– All mental health illnesses (mental health illnesses are not entirely psychological, they just as often result from neurological factors, including neuroinflammation such as that triggered by mold)

– Alzheimer’s Dementia

– Ehlers-Danlos Syndrome (EDS)

– Chronic Fatigue Syndrome (CFS)

– Multiple Chemical Sensitivities (MCS)

– Fibromyalgia

– Breast Implant Illness (BII)

Interesting clues to suggest mold:

– People sensitive to medications or reacting in an opposite manner

– When the original chief complaint is not improving despite the right treatment and compliance

How to begin further assessment for mold illness

The first step to begin clarifying whether a patient has mold-related symptoms is via a thorough Mold Questionnaire. This will often give an indication of whether to look further into mold or to look more so elsewhere.

In some patients, a Visual Contrast Sensitivity Test is an easy and inexpensive way to identify the neuroinflammation that accompanies mold illness.

To directly assess for mold exposure, a Urinary Mycotoxin Test is most appropriate. Mycotoxins are toxic metabolites released by mold spores and their presence is indicative of mold exposure.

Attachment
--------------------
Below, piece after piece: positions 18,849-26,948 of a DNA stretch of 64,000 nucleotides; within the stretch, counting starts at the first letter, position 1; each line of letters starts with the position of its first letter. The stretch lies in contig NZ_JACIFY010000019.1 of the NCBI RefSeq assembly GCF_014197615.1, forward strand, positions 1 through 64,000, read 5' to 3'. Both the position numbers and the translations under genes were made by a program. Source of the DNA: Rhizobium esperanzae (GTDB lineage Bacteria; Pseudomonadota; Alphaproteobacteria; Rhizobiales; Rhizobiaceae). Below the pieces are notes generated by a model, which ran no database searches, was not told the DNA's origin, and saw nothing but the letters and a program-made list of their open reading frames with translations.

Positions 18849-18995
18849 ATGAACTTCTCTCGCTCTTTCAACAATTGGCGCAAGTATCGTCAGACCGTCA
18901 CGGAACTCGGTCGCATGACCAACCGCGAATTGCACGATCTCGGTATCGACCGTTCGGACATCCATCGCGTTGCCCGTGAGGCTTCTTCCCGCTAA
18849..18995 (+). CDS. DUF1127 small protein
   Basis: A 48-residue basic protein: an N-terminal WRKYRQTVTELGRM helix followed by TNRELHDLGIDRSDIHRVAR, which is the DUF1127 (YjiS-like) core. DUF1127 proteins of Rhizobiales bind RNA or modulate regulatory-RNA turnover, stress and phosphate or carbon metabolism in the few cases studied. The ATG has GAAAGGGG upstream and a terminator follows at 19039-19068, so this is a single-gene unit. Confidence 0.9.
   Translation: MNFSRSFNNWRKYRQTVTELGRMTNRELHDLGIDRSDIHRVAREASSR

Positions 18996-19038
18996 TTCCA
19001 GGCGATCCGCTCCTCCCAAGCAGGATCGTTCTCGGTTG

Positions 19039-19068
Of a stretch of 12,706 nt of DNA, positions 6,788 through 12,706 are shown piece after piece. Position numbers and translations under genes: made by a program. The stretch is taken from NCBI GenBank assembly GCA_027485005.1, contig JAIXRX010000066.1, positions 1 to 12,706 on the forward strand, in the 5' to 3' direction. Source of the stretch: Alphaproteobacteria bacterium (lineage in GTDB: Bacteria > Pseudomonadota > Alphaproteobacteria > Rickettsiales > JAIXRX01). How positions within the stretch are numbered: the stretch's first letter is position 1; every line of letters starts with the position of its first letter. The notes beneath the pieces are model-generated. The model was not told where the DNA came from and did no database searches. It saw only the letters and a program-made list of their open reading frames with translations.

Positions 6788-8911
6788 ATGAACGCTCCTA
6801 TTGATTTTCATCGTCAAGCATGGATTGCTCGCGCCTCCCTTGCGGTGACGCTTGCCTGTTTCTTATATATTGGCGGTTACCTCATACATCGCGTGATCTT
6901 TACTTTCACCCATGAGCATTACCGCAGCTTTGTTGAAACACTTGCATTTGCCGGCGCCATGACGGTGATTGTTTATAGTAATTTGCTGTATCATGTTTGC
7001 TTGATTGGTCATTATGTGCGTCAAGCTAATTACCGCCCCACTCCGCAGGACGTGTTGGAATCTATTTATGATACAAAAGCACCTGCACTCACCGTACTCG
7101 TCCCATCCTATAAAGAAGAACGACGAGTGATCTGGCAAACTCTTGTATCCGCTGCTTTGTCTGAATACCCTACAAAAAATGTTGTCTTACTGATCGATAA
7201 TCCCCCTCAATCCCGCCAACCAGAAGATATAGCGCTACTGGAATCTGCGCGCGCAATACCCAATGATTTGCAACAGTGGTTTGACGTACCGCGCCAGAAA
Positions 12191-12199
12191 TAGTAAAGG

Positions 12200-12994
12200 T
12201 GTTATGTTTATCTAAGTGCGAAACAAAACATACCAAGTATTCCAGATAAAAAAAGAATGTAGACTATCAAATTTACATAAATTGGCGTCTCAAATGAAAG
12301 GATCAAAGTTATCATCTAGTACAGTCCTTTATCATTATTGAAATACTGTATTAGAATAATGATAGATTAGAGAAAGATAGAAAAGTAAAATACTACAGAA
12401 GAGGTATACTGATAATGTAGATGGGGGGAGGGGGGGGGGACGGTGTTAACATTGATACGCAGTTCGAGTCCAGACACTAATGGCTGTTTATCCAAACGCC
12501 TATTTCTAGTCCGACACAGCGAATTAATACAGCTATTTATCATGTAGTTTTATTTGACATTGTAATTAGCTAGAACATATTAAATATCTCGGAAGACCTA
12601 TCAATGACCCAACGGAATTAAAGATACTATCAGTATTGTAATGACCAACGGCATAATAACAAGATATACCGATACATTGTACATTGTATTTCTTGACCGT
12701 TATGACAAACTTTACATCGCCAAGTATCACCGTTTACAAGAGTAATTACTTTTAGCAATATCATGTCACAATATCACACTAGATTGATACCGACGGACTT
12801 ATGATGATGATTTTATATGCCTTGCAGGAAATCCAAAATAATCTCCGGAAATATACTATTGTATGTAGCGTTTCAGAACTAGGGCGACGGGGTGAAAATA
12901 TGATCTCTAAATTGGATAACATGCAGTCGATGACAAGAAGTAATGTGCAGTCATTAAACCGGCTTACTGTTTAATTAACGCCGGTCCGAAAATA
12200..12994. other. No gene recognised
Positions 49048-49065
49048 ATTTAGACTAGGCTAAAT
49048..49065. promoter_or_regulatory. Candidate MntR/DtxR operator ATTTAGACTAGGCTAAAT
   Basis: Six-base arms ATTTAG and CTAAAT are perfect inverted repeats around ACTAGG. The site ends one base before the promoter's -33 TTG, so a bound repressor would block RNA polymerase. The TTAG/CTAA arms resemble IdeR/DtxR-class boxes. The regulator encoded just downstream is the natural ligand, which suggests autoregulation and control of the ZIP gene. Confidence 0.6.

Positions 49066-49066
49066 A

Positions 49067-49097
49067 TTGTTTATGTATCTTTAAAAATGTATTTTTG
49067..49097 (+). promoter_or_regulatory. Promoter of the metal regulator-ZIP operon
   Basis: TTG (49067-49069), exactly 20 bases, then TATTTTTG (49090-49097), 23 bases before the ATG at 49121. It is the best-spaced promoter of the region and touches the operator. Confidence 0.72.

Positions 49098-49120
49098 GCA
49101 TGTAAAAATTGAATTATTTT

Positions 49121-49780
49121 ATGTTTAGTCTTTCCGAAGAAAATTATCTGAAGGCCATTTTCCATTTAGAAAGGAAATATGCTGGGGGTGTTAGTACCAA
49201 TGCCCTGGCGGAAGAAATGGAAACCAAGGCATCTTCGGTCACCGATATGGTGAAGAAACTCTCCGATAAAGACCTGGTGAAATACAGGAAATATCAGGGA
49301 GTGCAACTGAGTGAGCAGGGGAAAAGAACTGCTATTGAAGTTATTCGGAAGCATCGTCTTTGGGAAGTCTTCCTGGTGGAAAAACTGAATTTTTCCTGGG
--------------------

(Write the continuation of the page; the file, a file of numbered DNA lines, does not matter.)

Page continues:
At this point mold may be very high on the list of suspects and an assessment of the home or work environment becomes essential for identifying the source of the mold exposure. Sampling our Environment for Mold Spore dust in our homes is the most accurate way to assess for mold.

Certain blood tests can be useful to clarify the exact extent of illness, but with positive tests to this point, one is already rather certain of the involvement of mold in the pathological process leading to illness.


In upcoming articles, we will discuss the necessary facets of treatment. Mold has been described as a formidable foe, and for good reason… It is difficult to treat, and progress can be slow. But knowing the facets of treatment necessary for recovery provides hope that the curtain of mold related symptoms will eventually lift.